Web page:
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CHIPOTLE SEASONED POT ROAST
  • Roasted Tomatillo-Chipotle Salsa:
  • 3 (1/4 ounce to 1/2 ounce) stemmed, dried -- (3 to 6) chipotle chilies (or canned chipotle chilies en adobo)
  • 3 large garlic cloves, unpeeled
  • 8 ounces (about 5 medium) tomatillos, husked and rinsed
  • Salt, about 1/2 teaspoon, plus a little coarse salt for the final presentation, if you have it
  • Sugar, about 1/4 teaspoon
  • Roast:
  • 3 pound boneless beef chuck roast, 2-1/2 to 3 inches thick
  • 1 tablespoon vegetable or olive oil
  • 4 medium carrots, peeled and cut into 1/2 inch rounds
  • 2 chayotes, peeled, pitted and cut into 1/2 inch pieces
  • 4 medium boiling potatoes, cut into 1/2 inch cubes
  • 1/4 cup finely chopped cilantro
    1. The salsa: For dried chilies, toast them on an ungreased griddle or heavy skillet over medium heat, turning regularly and pressing flat with a spatula, about 30 seconds. In a small bowl, cover the chilies with hot water and let rehydrate 30 minutes, stirring frequently to ensure even soaking. Drain and discard the water. (Canned chilies need only be removed from their canning sauce.) While chilies are soaking, roast the unpeeled garlic on the griddle or skillet over medium heat, turning occasionally until soft (they will blacken in spots), about 15 minutes; cool and peel. Roast the tomatillos on a baking sheet 4 inches below a very hot broiler until blackened on one side, about 5 minutes, then flip and roast the other side. Scrape the tomatillos (and their juices), rehydrated or canned chilies and garlic into food processor or blender, and process to a rather fine-textured puree. Transfer to a bowl and stir in enough water (3 to 4 tablespoons) to give the sauce a medium consistency. Taste and season with salt and sugar.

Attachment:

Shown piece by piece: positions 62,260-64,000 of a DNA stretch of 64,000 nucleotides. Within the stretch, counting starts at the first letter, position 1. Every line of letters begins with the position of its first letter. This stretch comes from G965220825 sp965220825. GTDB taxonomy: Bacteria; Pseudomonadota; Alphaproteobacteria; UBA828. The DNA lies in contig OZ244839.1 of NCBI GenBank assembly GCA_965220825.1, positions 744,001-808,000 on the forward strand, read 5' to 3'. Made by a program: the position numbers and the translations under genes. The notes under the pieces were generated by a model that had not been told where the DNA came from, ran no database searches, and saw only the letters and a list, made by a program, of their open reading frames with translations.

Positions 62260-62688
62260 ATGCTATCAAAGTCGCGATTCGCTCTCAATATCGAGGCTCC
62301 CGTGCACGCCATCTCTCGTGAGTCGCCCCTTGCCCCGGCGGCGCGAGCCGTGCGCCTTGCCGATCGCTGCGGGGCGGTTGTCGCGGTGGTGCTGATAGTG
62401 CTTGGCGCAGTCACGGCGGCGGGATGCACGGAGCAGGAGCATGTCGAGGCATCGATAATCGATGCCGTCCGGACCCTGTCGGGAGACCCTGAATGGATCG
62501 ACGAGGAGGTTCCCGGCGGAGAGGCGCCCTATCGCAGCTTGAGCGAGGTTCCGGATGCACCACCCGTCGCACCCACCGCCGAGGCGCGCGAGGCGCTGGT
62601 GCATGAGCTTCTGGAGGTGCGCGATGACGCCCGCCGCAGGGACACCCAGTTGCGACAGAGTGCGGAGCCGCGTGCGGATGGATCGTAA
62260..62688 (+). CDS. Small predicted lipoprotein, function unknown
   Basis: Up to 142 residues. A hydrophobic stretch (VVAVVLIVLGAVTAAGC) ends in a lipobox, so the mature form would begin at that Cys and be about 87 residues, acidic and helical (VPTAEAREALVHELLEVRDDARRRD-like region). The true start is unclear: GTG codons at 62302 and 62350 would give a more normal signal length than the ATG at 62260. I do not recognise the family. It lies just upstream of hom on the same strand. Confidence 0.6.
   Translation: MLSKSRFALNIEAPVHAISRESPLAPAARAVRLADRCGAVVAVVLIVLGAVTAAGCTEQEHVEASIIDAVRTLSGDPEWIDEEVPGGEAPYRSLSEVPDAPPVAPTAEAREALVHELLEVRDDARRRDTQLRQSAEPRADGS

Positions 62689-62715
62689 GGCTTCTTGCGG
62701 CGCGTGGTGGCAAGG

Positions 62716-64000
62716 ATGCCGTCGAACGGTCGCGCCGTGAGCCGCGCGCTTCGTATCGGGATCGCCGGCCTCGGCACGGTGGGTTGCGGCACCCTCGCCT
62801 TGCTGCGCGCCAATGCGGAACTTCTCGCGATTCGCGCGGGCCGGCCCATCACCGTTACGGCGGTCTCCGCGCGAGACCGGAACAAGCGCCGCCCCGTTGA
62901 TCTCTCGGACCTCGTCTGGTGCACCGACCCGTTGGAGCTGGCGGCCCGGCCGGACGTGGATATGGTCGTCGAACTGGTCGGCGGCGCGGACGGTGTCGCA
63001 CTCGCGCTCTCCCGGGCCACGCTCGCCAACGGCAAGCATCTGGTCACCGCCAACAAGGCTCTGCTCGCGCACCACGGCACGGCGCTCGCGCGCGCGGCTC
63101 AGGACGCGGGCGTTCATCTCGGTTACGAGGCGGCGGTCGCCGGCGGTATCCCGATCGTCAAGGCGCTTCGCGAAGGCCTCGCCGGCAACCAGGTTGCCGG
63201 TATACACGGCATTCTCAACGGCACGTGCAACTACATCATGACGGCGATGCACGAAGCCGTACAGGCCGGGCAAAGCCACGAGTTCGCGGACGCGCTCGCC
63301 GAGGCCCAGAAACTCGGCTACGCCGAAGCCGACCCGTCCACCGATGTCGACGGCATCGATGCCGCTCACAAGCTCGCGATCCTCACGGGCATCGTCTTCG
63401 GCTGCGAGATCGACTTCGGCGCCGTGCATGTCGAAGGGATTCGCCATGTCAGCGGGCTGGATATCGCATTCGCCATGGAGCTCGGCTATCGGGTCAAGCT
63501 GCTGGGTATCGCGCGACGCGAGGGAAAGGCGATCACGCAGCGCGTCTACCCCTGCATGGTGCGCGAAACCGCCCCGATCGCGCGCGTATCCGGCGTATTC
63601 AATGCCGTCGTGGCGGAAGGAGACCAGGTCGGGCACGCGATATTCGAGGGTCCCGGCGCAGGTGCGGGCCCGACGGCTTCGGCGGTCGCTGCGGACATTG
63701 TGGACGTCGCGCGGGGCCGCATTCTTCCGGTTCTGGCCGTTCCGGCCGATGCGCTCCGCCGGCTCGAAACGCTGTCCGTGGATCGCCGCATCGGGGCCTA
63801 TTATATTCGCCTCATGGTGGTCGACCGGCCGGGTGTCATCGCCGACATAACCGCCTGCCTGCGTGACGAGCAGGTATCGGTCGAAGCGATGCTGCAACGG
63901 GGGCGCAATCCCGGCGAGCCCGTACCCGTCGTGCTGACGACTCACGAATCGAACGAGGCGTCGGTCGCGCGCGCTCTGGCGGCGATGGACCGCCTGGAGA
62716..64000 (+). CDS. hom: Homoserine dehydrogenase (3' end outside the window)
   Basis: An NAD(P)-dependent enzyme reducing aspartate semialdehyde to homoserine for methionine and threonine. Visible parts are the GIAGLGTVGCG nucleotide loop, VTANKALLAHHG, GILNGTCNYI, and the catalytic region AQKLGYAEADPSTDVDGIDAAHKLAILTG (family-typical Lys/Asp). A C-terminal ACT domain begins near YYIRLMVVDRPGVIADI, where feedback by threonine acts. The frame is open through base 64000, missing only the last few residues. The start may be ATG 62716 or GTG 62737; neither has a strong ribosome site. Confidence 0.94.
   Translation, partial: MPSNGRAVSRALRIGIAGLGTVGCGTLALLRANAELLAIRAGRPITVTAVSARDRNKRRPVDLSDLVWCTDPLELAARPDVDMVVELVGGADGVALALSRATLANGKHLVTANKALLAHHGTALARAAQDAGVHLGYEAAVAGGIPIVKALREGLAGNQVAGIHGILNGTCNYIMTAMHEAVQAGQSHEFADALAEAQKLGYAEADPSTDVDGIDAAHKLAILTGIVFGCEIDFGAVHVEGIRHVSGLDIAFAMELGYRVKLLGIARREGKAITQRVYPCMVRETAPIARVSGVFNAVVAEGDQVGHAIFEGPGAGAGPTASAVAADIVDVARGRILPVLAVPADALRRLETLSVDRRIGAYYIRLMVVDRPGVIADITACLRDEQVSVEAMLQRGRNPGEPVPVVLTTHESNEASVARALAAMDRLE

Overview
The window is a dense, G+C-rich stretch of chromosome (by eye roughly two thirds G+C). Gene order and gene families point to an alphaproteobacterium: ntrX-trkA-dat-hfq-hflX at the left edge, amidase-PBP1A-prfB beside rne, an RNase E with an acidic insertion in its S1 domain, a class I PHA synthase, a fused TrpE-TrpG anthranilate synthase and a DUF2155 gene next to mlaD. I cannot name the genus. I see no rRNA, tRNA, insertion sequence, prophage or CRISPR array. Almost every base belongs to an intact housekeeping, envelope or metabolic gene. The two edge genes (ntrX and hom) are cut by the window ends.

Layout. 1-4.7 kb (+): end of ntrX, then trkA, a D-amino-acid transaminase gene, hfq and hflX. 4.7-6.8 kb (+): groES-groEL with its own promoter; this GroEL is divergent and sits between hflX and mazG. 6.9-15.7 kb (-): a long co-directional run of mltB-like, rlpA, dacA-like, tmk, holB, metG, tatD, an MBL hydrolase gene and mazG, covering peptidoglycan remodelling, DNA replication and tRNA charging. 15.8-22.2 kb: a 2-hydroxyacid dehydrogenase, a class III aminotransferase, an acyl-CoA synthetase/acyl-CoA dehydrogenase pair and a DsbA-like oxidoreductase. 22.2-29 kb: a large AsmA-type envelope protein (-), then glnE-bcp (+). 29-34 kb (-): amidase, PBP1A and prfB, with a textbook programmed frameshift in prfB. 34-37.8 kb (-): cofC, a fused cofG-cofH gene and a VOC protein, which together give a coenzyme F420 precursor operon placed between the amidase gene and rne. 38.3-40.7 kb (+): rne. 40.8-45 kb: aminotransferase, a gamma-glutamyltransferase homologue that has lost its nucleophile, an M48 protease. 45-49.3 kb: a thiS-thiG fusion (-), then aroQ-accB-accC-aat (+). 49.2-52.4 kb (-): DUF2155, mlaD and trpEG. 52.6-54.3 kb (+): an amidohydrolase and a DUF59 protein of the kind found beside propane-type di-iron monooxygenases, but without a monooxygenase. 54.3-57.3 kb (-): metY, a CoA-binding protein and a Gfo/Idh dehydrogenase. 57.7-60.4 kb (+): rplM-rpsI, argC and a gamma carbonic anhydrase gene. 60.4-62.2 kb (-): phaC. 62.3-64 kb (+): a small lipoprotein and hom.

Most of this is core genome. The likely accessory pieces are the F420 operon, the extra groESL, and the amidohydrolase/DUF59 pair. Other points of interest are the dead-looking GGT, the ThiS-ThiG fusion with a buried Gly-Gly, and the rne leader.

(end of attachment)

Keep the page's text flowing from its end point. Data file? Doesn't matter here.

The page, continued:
2. The roast: In a shallow dish, smear the meat with the salsa, cover and refrigerate for several hours (the longer the better - up to 24 hours - to infuse the meat with the smokiness). When you're ready to cook the meat, turn on the oven to 325 degrees. Scrape as much salsa as possible off the meat and reserve. Dry the meat on paper towels and sprinkle with salt. Heat the oil in a heavy, medium-size (4 quart) pot, (preferably a Dutch oven) over medium-high; when hot, add the roast and brown on one side about 5 minutes, then flip and brown the other side. Remove the roast to a plate; pour 1 cup of water into the pot and boil over medium, scraping up the browned bits. Stir in the reserved salsa, then return the roast to the pan. Cover tightly and bake for two hours, until the meat is just tender. Distribute the vegetables around the meat, stir to coat them with the pan juices, cover and continue cooking until the meat and vegetables are tender, 30 to 45 minutes.

    3. Serving: Use two large metal spatulas (or meat forks) to transfer the roast to a large, warm serving platter. Scoop out the vegetables with a slotted spoon and distribute them around the meat. Skim off the fat from pan juices, and if necessary, boil them to reduce until lightly thickened; there should be about a cup. Taste and season with salt if necessary, then splash the sauce over the meat and vegetables. Sprinkle with cilantro and coarse salt.

     
     

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